Learning from Data-Rich Problems: A Case Study on Genetic Variant Calling

11/12/2019 ∙ by Ren Yi, et al. ∙ Google NYU college 0

Next Generation Sequencing can sample the whole genome (WGS) or the 1-2 the genome that codes for proteins called the whole exome (WES). Machine learning approaches to variant calling achieve high accuracy in WGS data, but the reduced number of training examples causes training with WES data alone to achieve lower accuracy. We propose and compare three different data augmentation strategies for improving performance on WES data: 1) joint training with WES and WGS data, 2) warmstarting the WES model from a WGS model, and 3) joint training with the sequencing type specified. All three approaches show improved accuracy over a model trained using just WES data, suggesting the ability of models to generalize insights from the greater WGS data while retaining performance on the specialized WES problem. These data augmentation approaches may apply to other problem areas in genomics, where several specialized models would each see only a subset of the genome.



There are no comments yet.


page 1

page 2

page 3

page 4

This week in AI

Get the week's most popular data science and artificial intelligence research sent straight to your inbox every Saturday.

1 Introduction

Next Generation Sequencing (NGS) measures a genome by repeated, semi-random sampling of short (76-300bp) fragments that have a 1% base error rate. NGS can sample the whole genome (WGS) or can attempt to target coverage to the whole exome (WES), the 1-2% of genome which codes for proteins and their bordering regions. WES is a cost-effective method for identifying interpretable, causal variants in Mendelian disorders (bamshad2011exome).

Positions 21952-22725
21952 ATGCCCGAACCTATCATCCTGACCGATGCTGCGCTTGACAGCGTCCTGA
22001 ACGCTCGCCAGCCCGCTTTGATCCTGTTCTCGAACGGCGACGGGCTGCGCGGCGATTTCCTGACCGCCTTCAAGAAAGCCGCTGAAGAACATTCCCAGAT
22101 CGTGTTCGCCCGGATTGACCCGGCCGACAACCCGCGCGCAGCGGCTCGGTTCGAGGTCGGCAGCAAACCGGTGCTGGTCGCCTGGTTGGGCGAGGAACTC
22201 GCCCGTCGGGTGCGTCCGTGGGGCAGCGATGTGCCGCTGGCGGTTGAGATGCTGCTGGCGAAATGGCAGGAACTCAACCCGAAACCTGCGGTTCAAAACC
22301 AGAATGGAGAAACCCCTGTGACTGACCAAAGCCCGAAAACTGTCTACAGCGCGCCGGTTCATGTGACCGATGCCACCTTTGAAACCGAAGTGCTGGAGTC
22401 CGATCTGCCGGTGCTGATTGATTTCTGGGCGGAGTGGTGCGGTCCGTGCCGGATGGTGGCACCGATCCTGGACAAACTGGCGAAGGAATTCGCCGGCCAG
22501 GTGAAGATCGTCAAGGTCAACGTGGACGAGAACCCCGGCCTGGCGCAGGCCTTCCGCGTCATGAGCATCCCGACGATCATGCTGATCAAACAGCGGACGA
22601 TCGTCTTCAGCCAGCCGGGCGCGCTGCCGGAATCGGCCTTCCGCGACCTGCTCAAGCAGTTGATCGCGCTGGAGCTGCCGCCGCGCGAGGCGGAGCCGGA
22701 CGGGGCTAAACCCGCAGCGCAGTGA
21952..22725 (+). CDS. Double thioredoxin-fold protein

After sequencing, variant calling analyzes these fragments relative to a reference genome to identify the genomic positions that distinguish an individual sample (GATK; freebayes; Clairvoyante; strelka2). Machine learning approaches to variant calling (Clairvoyante; deepVariant; campagnelab) have demonstrated best-in-class accuracy, benefitting from training sets created by extensively sequencing the well-characterized Genome in a Bottle (GIAB) samples (giab_data; benchmark).

WES must contend with greater sources of error (e.g. variation in capture efficiency and greater GC bias (wgsBetterWes)), and WES samples generate less training data since WES covers less of the genome. Although there are a great deal of publicly available WES data, very few of them are generated on the GIAB truth sets needed for training and evaluating variant calling models. In this work, we investigate approaches that allow machine learning to benefit from the substantially larger body of WGS training data while retaining specialized learning from WES training data.